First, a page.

He was hastily crowned king at Gloucester Abbey on 28th October 1216 due to the uncertain political situation at the time and then again with full ceremonial in Westminster Abbey on 17th May 1220. Eleanor was crowned on 20th January 1236.
Burial and tomb
Henry died at the Palace of Westminster on 16th November 1272. He had a magnificent funeral and his body was temporarily buried in the old grave of Edward the Confessor in the Abbey on 20th November. He was the first monarch to be buried in a coffin (rather than the body being visible on a bier) with a wax effigy (this does not survive) used in the procession.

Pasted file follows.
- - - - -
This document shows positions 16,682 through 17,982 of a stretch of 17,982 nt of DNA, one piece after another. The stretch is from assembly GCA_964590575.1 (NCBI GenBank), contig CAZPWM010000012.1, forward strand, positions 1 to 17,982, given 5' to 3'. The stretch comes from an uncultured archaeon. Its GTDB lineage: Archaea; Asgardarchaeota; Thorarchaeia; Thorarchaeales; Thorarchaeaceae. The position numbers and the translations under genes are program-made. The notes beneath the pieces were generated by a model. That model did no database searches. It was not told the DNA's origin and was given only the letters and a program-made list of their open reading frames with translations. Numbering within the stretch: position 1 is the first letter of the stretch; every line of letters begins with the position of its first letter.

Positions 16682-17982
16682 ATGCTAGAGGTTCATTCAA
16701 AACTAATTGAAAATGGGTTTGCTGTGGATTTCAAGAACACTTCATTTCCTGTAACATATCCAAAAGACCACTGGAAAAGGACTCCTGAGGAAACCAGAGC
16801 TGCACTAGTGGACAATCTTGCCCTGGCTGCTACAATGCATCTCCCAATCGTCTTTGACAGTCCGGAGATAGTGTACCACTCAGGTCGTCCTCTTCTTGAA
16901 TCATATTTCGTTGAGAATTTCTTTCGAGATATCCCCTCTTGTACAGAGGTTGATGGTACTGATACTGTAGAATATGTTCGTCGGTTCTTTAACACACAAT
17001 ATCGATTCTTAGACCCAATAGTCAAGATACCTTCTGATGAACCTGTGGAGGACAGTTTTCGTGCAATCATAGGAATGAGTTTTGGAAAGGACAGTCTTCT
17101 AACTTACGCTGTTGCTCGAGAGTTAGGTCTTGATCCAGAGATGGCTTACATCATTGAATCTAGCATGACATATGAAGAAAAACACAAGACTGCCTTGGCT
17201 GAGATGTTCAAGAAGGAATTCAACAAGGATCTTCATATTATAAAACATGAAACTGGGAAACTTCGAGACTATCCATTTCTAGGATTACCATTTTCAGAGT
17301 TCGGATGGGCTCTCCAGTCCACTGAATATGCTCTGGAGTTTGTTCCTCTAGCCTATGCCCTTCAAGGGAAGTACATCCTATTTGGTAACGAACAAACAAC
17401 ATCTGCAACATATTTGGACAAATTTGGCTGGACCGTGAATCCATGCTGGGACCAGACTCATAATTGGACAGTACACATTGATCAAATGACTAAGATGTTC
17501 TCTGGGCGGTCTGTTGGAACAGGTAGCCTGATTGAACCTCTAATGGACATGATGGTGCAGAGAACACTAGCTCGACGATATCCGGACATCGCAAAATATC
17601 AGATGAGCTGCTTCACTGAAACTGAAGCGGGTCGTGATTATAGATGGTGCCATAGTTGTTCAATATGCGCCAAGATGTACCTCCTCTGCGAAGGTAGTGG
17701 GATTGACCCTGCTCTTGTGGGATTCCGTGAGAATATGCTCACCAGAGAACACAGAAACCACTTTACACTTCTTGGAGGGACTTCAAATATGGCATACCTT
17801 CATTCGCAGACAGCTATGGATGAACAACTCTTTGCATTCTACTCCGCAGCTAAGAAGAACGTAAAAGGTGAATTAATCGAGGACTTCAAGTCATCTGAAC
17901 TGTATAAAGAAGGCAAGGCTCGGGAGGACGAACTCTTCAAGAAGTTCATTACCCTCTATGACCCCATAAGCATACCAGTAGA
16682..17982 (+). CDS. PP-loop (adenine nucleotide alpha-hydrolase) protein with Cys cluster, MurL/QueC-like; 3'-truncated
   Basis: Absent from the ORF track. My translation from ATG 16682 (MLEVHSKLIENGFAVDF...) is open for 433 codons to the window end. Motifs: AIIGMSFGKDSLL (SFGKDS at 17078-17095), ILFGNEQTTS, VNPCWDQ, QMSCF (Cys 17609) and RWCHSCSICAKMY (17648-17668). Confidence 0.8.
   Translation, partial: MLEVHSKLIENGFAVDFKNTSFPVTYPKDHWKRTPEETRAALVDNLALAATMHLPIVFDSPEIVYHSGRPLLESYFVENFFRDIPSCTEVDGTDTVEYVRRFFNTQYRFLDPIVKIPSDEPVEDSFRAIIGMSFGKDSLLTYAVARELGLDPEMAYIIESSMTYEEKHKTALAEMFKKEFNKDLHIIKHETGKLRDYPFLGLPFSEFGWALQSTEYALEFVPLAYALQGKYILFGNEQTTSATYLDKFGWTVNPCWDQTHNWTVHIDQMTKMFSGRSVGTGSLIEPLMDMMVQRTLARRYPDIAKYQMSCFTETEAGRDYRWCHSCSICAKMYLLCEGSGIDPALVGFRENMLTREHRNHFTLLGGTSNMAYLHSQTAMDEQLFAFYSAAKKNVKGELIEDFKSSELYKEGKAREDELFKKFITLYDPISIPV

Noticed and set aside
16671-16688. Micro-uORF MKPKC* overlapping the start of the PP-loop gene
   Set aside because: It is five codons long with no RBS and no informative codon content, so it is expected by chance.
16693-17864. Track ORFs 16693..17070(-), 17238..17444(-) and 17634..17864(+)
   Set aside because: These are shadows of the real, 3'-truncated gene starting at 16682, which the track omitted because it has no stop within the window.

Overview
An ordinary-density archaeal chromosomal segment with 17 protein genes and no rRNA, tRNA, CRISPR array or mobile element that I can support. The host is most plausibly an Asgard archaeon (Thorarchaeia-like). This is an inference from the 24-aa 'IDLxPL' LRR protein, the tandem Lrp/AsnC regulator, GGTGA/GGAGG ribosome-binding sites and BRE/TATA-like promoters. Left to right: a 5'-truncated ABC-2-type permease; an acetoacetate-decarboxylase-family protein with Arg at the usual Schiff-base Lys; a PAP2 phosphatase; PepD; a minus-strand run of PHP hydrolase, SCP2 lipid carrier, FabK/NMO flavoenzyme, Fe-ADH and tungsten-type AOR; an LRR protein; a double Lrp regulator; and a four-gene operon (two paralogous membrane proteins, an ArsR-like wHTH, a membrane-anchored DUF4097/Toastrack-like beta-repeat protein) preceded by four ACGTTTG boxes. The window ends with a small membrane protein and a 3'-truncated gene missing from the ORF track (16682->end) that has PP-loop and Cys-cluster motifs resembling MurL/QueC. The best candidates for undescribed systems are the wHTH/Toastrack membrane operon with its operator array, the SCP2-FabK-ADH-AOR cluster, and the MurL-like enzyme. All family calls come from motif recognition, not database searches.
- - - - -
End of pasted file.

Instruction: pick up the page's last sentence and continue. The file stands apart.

Nineteen years later he was placed in the splendid tomb put up by his son Edward I to the north of the Shrine of St Edward, although his heart was delivered to the Abbey at Fontevrault in France as Henry had wished. Henry's large tomb is of Purbeck marble with slabs of purple and green antique porphyry set in the sides and inlaid with gilded "Cosmati" mosaic and coloured marble and glass. Much of this has been robbed but decoration still remains on the north side. The arched recesses on the chapel side may once have contained relics of saints, as may the small cavity in the pillar near the head of the effigy.
High on the tomb lies the superb gilt bronze effigy, cast in one piece, made by London goldsmith William Torel. It is hollowed out at the back to reduce the weight. The metal plate on which the king lies, the pillows beneath his head and his shoes are decorated with the lions of England. The gabled canopy behind his head has gone as have the jewels from his crown and robe and the sceptres he held in his hands. The two lions at his feet have also disappeared.